"Martine was the daughter he never had, he took care of her like his child," says Céline Charvet, editorial director at Casterman. On the boards, the little girl looks ecstatic. At Marlier, the faces of the characters are often overlit. A rest of the catechism books that he illustrated for Casterman before embarking on the “Martine” adventure? “It's true that the girl's expressions sometimes suggest that she has seen the Virgin, laughs Céline Charvet. When she is happy, she shines! »And if his smile does not raise the price of drawings to that of a« Mona Lisa », he has his aficionados. Lot number 10 was awarded for the sum of 48,100 euros. Almost ten times his starting estimate.
Marcel Marlier, here in 2007, in his workshop in Tournai, Belgium, died in 2011. Sébastien Jarry
Is this success so surprising?
Martine is a Proust madeleine.
To realize this, it suffices to dive, at random, into “Martine à la maison” (1962).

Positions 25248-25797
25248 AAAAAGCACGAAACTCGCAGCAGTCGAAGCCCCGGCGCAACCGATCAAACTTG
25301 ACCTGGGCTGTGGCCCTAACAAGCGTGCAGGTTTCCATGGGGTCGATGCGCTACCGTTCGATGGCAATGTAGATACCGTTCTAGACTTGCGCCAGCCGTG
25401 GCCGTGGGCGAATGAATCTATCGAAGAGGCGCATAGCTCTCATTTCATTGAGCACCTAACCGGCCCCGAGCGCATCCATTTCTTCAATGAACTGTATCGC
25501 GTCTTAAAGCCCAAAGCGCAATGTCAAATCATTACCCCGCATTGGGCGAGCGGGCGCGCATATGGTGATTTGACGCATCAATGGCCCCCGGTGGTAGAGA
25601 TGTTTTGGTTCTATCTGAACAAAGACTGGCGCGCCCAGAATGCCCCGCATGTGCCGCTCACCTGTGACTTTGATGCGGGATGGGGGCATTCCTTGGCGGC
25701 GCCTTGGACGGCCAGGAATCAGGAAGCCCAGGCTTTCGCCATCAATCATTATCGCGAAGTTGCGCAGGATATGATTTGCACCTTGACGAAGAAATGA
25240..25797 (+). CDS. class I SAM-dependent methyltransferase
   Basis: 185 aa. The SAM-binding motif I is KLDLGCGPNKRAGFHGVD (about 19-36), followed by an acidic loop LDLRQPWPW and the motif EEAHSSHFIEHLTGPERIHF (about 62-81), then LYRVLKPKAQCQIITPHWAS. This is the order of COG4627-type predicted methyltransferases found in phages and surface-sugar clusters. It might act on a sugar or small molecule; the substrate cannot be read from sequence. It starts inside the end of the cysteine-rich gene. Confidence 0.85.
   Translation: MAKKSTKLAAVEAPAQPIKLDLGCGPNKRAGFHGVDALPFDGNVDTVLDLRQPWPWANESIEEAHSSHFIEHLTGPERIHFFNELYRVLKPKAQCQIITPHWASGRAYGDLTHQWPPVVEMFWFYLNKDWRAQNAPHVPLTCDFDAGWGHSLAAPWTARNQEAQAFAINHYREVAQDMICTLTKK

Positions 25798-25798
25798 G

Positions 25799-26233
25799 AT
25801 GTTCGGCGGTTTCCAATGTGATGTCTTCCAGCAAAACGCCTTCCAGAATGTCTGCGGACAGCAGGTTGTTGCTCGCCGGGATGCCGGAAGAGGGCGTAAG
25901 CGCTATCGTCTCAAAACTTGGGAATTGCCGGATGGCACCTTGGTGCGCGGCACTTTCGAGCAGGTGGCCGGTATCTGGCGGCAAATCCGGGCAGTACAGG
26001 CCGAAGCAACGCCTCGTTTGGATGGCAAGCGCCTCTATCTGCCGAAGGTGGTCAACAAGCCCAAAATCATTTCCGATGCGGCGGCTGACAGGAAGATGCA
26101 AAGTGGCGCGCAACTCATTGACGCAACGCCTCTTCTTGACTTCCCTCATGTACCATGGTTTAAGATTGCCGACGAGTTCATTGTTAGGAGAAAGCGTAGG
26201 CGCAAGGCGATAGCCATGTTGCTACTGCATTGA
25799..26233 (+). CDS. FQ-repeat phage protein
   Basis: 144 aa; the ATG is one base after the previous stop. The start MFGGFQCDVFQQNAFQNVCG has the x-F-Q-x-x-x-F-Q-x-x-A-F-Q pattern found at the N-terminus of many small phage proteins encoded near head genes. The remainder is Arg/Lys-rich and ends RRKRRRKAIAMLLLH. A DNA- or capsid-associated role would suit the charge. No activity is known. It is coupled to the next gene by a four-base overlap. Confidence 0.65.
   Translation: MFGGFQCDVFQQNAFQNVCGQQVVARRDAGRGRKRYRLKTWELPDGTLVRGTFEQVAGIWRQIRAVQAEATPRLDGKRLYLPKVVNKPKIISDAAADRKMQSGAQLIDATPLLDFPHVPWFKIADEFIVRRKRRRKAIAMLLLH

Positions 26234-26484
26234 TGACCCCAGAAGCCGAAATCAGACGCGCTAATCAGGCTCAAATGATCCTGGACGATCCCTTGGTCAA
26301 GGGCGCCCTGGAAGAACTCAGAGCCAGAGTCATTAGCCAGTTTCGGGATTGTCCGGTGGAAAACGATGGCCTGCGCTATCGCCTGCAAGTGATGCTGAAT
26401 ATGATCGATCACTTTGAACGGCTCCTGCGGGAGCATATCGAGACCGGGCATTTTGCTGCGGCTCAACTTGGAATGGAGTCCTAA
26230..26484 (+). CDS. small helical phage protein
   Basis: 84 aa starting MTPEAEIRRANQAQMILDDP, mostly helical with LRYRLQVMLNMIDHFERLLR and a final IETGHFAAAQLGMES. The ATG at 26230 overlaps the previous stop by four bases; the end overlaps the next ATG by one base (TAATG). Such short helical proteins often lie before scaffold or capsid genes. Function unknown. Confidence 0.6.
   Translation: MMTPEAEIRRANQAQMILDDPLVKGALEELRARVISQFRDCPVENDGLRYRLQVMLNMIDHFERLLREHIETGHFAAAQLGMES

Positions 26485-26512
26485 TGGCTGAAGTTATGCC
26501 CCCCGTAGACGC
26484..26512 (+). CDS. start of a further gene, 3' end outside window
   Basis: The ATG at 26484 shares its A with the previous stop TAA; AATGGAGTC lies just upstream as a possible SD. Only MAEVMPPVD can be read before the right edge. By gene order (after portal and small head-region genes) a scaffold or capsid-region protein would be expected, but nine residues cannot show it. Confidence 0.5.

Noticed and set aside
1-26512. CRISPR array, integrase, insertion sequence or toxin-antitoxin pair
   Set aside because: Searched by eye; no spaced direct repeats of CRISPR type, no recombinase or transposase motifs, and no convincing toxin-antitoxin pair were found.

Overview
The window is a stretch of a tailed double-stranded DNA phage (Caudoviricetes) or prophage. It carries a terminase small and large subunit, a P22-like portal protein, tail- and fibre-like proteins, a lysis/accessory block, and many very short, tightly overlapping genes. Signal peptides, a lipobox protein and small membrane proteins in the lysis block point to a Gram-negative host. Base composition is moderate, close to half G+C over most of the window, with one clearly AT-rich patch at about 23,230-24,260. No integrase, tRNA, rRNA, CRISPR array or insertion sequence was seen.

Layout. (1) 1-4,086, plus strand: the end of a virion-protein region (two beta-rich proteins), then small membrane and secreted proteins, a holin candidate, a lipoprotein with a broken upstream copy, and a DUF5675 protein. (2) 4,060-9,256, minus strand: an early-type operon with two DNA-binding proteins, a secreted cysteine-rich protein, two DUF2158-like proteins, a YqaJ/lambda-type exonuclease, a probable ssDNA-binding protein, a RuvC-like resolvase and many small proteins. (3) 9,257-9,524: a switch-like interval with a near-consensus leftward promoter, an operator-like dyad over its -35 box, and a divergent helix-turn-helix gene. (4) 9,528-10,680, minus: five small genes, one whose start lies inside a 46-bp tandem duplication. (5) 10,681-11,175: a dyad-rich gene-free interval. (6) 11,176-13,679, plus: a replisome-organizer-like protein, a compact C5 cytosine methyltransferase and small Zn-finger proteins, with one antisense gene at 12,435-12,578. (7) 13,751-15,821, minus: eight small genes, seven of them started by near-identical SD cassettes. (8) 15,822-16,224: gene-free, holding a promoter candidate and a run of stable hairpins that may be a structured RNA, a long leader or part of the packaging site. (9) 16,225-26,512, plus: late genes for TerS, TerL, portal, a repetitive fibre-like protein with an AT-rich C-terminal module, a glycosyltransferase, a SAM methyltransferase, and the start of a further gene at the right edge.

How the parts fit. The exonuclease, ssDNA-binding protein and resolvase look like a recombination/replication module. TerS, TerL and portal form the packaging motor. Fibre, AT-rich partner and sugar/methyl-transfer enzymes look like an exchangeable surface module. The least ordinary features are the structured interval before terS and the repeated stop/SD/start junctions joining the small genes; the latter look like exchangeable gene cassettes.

In one image, the child is busy in front of a state-of-the-art stove.
The Formica furniture shines, and the hand blender hangs proudly on the wall.
A pure product of the Trente Glorieuses (1945-1975), the series is also its embodiment.
It was born in a very specific context.
A French law of July 1949 governs publications intended for children.
It has two goals: to counter the importation of American comics and Italian comics, and to prevent children from being subjected to violent or pornographic images in front of newsstands.
Add to that the baby boom and the beginnings of standardization in production: children need new heroes.
For boys, the Belgian publisher Casterman a Tintin.
But for girls?
Hachette, the competitor, in 1953 launched the adventures of Caroline, a blond girl with quilts.
The vagaries of the world have no hold on her